TALKING POLITICS

TALKING POLITICS

United Kingdom

Corbyn! Trump! Brexit! Politics has never been more unpredictable, more alarming or more interesting. TALKING POLITICS is the podcast that will try to make sense of it all. Each Thursday, in Cambridge, David Runciman will talk to his regular panel along with novelists, comedians, historians, philosophers - and even a few politicians - and ask them what they think is going on... Democracy is feeling the strain everywhere. What might happen next? How bad could it get? As each thing happens, TALKING POLITICS will be on it. It’s the political conversation everyone is having: please join us.

Episodes

Mary Beard  

Ahead of her LRB lecture at the British Museum, we talk to Mary Beard about women in power. Why are powerful women so often called phonies? What can we learn about women and power from the ancient world? We discuss what's wrong with the idea of glass ceilings and what Hillary Clinton's treatment at the hands of Trump and his supporters really says about political misogyny. Plus Mary tells us what she thinks has gone wrong with the Labour party. On that note, we also have Helen and Chris Brooke looking ahead to this week's by-elections: who has most to lose, Corbyn or UKIP?

Rory Bremner/France  

Is Trump beyond parody? We talk to Rory Bremner about what it's like trying to do political comedy when politics seems to have lost its moorings. Plus Rory gives us his Trump (which we think it better than Baldwin's). We also catch up with the latest twists and turns in the French presidential election. Is Macron now the favourite? Can Fillon recover? And have we reach peak Putin panic, or is it only just beginning? With Helen, Chris Bickerton and Hugo Drochon.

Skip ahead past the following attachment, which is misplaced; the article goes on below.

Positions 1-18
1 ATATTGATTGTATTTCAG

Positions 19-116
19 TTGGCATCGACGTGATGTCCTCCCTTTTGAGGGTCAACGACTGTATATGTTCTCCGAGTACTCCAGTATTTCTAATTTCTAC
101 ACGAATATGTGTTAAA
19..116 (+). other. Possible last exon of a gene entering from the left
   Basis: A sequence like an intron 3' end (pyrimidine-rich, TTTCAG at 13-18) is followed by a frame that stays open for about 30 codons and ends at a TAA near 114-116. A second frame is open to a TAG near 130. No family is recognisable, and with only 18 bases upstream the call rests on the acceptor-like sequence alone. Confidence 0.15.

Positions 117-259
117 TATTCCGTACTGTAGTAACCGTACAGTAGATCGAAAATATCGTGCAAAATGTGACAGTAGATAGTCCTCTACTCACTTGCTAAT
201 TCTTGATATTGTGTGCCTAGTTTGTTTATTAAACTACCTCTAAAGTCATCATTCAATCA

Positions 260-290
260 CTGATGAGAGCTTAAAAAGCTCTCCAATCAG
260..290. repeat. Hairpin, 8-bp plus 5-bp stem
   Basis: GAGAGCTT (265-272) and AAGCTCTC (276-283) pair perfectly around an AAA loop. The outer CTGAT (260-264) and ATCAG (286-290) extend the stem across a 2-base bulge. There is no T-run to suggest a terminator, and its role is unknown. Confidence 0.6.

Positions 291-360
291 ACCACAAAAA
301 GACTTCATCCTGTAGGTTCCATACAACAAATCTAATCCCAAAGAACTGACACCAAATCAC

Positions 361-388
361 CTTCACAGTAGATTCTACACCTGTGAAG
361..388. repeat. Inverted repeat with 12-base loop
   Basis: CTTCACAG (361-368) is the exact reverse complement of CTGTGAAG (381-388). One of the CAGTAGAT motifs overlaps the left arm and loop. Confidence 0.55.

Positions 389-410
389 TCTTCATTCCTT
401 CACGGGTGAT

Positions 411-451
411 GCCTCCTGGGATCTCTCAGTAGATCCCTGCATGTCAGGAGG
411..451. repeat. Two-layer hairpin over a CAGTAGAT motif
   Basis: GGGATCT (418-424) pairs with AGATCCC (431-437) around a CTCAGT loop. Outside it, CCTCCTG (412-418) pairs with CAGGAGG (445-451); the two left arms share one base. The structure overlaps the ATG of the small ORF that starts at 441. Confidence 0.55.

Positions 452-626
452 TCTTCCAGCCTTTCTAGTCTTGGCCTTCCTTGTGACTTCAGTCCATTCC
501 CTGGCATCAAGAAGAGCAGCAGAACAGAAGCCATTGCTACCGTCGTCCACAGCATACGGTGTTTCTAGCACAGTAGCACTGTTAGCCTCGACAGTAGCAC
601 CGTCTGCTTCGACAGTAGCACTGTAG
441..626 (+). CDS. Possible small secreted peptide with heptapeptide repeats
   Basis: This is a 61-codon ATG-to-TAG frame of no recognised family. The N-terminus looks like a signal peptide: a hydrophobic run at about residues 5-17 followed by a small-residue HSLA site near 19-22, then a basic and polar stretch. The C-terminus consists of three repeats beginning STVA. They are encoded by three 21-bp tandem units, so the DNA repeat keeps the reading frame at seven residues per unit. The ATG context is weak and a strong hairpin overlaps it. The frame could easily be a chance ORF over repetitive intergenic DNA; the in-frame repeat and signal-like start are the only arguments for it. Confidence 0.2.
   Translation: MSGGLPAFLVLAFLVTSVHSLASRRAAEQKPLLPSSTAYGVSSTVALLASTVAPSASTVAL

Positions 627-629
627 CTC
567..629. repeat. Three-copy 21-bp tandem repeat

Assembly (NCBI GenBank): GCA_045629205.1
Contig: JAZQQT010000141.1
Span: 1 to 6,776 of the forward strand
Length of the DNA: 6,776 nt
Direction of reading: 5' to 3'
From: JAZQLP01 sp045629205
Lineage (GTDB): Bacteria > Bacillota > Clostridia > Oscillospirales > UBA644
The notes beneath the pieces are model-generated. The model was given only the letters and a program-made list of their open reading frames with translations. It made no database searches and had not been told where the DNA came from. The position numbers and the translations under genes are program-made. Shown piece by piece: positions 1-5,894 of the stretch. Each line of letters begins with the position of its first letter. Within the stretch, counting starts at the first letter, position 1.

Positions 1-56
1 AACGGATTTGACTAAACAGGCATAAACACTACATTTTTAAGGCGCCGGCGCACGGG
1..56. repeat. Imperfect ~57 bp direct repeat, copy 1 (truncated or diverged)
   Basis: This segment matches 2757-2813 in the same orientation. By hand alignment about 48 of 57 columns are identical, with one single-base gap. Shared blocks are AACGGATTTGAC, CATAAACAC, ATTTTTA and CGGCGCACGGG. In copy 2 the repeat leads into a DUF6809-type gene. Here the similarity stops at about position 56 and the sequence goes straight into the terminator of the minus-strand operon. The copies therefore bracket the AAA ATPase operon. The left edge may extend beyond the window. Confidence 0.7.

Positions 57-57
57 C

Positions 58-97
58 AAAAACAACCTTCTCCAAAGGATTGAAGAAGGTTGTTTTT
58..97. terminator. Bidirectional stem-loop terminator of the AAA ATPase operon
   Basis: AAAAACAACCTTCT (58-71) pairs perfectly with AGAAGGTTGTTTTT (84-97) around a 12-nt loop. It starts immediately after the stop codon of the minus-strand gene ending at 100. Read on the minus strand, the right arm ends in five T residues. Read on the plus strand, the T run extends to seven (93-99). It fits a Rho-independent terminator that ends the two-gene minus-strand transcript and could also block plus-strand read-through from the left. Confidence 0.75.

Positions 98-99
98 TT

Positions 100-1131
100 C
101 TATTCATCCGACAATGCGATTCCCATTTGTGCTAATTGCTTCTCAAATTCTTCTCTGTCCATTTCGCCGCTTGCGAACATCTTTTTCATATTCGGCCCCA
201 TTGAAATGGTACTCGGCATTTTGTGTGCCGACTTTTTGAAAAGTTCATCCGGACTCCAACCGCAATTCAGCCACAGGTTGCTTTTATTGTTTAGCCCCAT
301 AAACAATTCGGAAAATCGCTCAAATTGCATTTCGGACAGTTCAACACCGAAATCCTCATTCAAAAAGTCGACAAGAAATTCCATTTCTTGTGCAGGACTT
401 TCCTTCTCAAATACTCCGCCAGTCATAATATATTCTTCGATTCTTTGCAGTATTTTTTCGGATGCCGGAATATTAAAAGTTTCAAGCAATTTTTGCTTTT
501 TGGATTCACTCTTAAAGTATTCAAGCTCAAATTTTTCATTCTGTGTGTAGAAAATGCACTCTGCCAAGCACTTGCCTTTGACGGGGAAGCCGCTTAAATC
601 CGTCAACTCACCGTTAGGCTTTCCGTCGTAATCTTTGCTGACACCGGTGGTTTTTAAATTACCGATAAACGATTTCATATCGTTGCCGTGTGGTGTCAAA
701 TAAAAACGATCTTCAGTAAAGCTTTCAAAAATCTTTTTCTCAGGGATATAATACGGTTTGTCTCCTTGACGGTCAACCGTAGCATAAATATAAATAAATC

Is Democracy Failing?  

This week we take a step back to ask whether what's happening in the US is a symptom of a wider problem: the failure of democracy. We talk Turkey with Ayse Zarakol, who explains just how bad things have got there over the past year. Is America going to follow Turkey's lead towards authoritarianism? If not, which institutions are going to rescue it? Plus we discuss what Trump's strategy really is in his confrontation with the courts and we talk Calexit. With Helen Thompson, Aaron Rapport and Maha Rafi Atal.

Mrs May Goes to Washington  

After another tumultuous week, we talk about Britain's place in the world under a Trump presidency. How much leverage does Theresa May have in Washington? What might a Trump administration want in return? And what does 'global Britain' really mean post-Brexit? Plus we're joined by Glen Rangwala to discuss the implications of Trump's arrival in the White House for US policy towards the Middle East. With Helen Thompson, Aaron Rapport and Chris Brooke.

Jill Lepore  

We speak with New Yorker writer and historian Jill Lepore about Trump, the Tea Party and the constitution. She tells us how they go together, and how they don't. This conversation was recorded on the day of Trump's inauguration and we also have some voices and sounds from the event in Washington. Plus we try to make sense of what the Supreme Court verdict about Article 50 means for the sovereignty of the UK parliament, and what it means for Ireland and Scotland.

Inaugurals